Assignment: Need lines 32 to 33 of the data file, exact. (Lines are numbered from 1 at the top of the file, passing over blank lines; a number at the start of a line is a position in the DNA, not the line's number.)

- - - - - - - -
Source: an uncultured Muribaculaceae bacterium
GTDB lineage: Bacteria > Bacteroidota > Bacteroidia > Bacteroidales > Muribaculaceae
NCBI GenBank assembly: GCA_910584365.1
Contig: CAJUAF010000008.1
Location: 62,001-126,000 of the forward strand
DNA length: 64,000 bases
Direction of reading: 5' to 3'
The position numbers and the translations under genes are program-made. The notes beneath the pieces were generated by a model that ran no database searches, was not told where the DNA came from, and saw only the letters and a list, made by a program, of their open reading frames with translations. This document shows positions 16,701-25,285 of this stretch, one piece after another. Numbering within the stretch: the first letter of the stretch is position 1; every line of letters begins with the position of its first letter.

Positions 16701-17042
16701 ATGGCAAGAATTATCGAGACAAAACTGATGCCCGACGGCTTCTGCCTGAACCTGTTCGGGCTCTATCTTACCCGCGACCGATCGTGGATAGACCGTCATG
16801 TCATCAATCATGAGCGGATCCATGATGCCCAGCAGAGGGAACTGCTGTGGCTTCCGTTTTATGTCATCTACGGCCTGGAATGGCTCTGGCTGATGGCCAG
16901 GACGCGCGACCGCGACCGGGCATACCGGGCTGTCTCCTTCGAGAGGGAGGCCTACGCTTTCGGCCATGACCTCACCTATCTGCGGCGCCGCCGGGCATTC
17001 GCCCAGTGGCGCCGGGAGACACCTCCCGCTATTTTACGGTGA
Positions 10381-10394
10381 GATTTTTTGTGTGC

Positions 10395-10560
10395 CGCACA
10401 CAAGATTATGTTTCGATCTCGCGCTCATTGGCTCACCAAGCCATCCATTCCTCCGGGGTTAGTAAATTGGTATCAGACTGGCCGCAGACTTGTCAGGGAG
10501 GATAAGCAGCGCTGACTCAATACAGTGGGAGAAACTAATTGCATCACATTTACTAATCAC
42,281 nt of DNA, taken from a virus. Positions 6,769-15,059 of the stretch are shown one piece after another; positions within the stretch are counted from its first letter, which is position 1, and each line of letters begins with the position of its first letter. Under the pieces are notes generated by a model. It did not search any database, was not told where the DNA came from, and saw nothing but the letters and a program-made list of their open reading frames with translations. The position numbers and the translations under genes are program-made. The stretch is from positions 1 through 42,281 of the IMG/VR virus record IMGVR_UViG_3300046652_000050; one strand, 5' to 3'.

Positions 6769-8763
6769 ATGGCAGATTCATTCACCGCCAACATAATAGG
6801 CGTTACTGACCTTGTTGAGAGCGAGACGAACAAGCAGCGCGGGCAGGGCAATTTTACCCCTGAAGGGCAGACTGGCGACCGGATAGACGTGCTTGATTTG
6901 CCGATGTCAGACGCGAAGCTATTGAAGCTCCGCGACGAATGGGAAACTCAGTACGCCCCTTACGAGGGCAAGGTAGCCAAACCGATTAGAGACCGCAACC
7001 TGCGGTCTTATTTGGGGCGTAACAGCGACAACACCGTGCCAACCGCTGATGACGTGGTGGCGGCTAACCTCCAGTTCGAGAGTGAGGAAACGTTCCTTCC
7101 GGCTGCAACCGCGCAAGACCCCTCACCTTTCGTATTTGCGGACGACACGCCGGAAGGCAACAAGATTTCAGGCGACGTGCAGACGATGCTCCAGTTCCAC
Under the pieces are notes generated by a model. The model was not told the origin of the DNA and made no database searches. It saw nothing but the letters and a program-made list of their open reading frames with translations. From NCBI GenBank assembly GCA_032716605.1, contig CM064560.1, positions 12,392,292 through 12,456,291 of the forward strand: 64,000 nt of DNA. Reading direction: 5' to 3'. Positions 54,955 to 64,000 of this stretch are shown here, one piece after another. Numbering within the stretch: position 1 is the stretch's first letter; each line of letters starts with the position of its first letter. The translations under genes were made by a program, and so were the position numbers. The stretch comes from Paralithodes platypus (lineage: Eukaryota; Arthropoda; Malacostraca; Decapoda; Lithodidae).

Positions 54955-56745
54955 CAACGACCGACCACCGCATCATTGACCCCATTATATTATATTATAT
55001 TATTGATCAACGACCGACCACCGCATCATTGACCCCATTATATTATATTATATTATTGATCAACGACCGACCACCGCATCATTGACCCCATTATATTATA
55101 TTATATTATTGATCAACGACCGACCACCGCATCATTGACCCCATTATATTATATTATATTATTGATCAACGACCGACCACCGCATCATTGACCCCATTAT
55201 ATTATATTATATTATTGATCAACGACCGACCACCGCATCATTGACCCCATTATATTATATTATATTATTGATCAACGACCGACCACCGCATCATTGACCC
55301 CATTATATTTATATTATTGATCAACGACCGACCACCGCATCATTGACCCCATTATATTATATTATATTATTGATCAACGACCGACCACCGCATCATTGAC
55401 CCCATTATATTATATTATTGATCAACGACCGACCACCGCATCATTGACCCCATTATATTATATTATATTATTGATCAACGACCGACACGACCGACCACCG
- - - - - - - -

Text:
55201 ATTATATTATATTATTGATCAACGACCGACCACCGCATCATTGACCCCATTATATTATATTATATTATTGATCAACGACCGACCACCGCATCATTGACCC
55301 CATTATATTTATATTATTGATCAACGACCGACCACCGCATCATTGACCCCATTATATTATATTATATTATTGATCAACGACCGACCACCGCATCATTGAC